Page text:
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THE NEW YORK TIMES: Oil Climbs 4 Percent on Saudi Attack

LONDON (Reuters) – Oil jumped more than $2 on Friday after news of a suicide bomb attack at the huge Abqaiq oil facility in Saudi Arabia, which triggered worries about supply from the world's top crude producer.
At least two cars exploded at the gates of the Abqaiq site when security forces fired on suicide bombers trying to storm the facility in the country's eastern province.
“It's all about perception. Just the idea of an attack in Saudi Arabia is enough to make the market jumpy,'' said Glenn Murray, an oil broker at GM Oil.
Saudi Oil Minister Ali al-Naimi described the raid as a ''terrorist attempt'' but said oil exports had been unaffected. He said a limited fire at the site was being brought under control.
“This incident had no impact on oil and gas production in the kingdom,'' Naimi said in a statement carried by the official Saudi Press Agency. “The plant continued production at full levels and export operations are as usual.''
Most Saudi oil is exported from the Gulf via Abqaiq which handles about two thirds of the country's output.
“This just emphasizes fears over global oil supply security when we're already facing major ongoing risks in Nigeria, Iran and Iraq,'' said Gary Ross, CEO at PIRA Energy consultancy in New York.
U.S crude prices hit a high of $63.00 a barrel, up $2.46. They later eased back to $62.88 at 1920 GMT.
London Brent was up $2.04 at $62.58 a barrel.
U.S. blue chip stocks edged lower after the surge in oil price which revived worries about high energy costs and inflation.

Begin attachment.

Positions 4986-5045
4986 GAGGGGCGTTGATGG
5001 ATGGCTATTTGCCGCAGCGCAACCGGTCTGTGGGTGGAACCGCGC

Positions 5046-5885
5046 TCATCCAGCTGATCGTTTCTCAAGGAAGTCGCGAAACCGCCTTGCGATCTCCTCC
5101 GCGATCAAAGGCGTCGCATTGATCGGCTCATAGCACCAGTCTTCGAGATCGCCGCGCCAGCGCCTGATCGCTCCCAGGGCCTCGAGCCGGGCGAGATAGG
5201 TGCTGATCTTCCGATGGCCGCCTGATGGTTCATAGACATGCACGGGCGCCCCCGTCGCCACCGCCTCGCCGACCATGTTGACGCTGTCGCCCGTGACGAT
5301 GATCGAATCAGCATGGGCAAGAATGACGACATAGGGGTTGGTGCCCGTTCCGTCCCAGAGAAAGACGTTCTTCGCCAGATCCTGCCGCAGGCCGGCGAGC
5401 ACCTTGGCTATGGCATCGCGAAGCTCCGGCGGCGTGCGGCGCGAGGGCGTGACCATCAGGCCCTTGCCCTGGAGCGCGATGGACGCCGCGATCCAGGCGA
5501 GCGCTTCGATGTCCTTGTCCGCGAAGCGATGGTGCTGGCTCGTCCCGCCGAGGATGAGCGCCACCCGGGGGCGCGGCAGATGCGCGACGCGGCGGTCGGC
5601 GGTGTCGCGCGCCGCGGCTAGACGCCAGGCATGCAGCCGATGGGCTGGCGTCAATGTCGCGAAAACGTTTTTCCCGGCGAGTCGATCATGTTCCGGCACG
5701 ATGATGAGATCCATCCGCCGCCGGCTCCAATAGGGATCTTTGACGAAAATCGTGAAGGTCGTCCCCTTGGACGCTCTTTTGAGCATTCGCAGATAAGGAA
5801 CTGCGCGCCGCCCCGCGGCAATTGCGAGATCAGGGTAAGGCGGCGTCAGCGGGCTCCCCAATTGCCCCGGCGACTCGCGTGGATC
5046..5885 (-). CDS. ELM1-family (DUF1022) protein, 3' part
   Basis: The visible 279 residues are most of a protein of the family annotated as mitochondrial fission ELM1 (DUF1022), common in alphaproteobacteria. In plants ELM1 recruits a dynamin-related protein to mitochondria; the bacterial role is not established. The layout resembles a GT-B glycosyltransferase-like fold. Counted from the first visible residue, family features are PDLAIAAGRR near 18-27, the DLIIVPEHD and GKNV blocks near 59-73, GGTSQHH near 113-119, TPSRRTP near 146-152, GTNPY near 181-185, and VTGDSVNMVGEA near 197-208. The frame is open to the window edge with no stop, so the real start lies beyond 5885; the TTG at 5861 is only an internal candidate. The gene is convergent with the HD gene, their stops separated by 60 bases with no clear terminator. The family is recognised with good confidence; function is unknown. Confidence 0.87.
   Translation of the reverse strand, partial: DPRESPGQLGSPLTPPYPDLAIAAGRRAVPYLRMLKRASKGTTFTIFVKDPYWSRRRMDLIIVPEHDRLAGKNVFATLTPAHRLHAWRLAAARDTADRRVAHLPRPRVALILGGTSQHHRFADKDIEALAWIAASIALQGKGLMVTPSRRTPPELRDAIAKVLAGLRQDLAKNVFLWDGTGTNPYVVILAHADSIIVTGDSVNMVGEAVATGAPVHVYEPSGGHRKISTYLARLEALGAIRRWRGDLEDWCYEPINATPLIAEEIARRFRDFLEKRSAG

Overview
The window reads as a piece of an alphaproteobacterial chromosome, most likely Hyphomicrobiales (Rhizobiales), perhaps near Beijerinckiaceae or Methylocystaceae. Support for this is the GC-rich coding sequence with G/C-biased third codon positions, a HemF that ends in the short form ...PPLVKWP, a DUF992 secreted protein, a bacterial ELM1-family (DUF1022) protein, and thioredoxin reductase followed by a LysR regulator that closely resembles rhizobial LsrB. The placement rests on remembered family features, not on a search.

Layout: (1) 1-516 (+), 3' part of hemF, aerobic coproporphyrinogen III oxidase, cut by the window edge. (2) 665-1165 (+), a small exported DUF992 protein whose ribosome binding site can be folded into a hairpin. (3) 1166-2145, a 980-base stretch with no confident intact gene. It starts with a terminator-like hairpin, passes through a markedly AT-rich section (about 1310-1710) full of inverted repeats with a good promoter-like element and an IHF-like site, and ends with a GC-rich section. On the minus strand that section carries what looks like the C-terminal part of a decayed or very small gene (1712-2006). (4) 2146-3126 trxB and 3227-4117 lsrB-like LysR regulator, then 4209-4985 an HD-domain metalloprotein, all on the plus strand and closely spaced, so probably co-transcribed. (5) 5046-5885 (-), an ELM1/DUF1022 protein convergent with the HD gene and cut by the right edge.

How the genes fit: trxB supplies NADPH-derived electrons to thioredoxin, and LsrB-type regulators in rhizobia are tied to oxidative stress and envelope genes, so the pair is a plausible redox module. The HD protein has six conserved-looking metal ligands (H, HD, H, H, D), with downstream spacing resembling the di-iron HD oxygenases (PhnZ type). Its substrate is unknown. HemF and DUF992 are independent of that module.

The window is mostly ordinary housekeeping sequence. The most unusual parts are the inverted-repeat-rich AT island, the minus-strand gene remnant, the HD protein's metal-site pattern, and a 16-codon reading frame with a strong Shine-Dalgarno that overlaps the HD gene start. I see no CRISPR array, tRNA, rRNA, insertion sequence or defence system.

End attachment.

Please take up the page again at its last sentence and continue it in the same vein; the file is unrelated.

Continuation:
Oil prices had risen a dollar earlier Friday as fears of deeper disruptions to Nigerian exports overshadowed the comfort drawn from brimming fuel stockpiles in the United States.
Attacks on Nigeria's oil network have already forced Shell to cut output by 455,000 barrels a day, shutting in a fifth of the country's exports. Militants holding foreign oil workers hostage say they will continue attacks in the next few days.
But oil's upside may be limited by brimming U.S. fuel tanks. Gasoline stocks rose to 225.6 million barrels, the highest level in seven years, according to weekly data. Crude stocks rose 1.1 million barrels to 326.7 million barrels.
“The market is being tugged by two forces — data are pulling it down and political forces are pulling it up,'' said independent oil consultant Geoff Pyne.
Aside from tension in Nigeria, traders said Iran's nuclear ambitions and the possible ramifications for the nation's oil production also remained a worry.
The board of the International Atomic Energy Agencymeets on March 6 to discuss the next step in resolving Iran's nuclear row with the West.
Iraq, which has been struggling to get oil output back to pre-war levels, is suffering the worst sectarian violence since the fall of Saddam Hussein, compounding the geopolitical risks in the Middle East.

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